The intervention uses play, physical contact, and language to further the child’s development. Symbolic play is used to create a “trauma narrative”. Games are used to help with emotional and physical regulation – such as blowing, patting, and breathing games. Mazes and other games are used to help a child gain a sense of his body in space, and touch is used to restore trust in physical contact. Another way of describing this intervention is that it is a combination of play and “unstructured developmental guidance”. Important feature of this guidance are to help the parent understand appropriate developmental expectations of their young child and to help both parent and child name and cope with strong feelings. In addition to modeling good parenting behaviors and offering concrete assistance, such as with safe housing, the clinician makes interpretations linking present to past and distant past, “ghosts in the nursery”. These interpretations create the “trauma narrative”.

An interesting and I think important study of the factors disrupting and facilitating emotion regulation is being conducted by a group in New York and Geneva. They suggest that the child’s helplessness, fear, and rage can elicit traumatic memory traces in the mother with PTSD (“ghosts in the nursery”) and propose to help the mother change her behavior in a similar way to the ABC protocol but with videotape feedback. Since I am familiar with videotape feedback and a big believer in its effectiveness, I am awaiting the results of this study with anticipation (Schachter and Rusconi Serpa, 2014).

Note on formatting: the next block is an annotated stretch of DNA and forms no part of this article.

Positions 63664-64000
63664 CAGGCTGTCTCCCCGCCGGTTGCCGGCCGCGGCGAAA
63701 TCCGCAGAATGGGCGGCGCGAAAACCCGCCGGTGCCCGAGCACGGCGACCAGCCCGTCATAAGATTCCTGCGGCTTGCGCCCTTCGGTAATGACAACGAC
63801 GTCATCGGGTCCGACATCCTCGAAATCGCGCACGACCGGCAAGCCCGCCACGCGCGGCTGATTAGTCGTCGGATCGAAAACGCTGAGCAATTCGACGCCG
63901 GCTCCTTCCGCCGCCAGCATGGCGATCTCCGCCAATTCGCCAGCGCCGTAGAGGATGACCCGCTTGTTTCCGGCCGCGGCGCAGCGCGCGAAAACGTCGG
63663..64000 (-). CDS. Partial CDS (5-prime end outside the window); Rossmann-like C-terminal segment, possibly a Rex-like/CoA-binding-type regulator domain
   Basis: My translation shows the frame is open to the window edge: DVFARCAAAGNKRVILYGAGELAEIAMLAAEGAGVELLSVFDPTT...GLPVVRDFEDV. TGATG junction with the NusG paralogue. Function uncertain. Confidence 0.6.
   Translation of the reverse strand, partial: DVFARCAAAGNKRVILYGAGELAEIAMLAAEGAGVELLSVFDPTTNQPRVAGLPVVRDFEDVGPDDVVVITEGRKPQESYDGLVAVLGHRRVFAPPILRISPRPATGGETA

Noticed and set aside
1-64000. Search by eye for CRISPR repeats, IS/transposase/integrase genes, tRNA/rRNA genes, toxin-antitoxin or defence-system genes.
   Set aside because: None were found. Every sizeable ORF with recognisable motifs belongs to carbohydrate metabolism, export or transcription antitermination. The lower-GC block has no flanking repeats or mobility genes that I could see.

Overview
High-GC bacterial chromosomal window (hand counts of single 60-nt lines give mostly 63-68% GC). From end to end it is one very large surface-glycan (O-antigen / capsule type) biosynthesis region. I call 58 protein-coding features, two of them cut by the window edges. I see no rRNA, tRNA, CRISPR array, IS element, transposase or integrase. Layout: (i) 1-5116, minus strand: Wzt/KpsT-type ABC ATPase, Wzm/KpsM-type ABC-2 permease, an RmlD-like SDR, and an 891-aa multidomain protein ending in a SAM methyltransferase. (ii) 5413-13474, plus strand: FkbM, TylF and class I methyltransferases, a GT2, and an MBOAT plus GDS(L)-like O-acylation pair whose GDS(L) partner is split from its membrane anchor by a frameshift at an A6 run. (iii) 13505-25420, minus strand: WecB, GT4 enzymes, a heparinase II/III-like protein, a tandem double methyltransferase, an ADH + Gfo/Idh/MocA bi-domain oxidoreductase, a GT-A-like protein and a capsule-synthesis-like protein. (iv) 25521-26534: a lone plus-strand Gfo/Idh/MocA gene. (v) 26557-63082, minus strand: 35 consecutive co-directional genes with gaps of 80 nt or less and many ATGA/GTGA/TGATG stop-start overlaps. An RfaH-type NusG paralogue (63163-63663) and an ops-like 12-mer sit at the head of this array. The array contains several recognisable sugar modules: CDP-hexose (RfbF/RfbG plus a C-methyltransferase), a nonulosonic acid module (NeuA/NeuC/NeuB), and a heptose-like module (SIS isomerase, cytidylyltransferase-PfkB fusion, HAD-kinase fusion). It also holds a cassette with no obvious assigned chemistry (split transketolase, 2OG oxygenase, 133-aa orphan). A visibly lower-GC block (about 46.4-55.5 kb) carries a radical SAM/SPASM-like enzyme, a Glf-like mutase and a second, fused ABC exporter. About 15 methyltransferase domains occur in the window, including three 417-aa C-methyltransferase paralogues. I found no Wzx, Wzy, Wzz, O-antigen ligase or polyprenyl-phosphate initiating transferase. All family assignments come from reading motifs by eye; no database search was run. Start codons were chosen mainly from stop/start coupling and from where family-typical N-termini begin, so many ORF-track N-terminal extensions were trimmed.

Fraiberg, S., Adelson, E., & Shapiro, V. (1987). Ghosts in the nursery: A psychoanalytic approach to the problems of impaired infant– mother relationships. In S. Fraiberg (Ed.), Selected writings of Selma Fraiberg (pp. 101–136). Columbus: Ohio State University Press.

Schechter D, Rusconi Serpa S (2014). Understanding how traumatized mothers process their toddlers’ affective communication under stress: towards preventive intervention for families at high risk for intergenerational violence, in R Emde and M Leuzinger-Bohleber, Eds., Early Parenting and Prevention of Disorder, Karnac Press, pp. 90-117.


“Ghosts in the Nursery”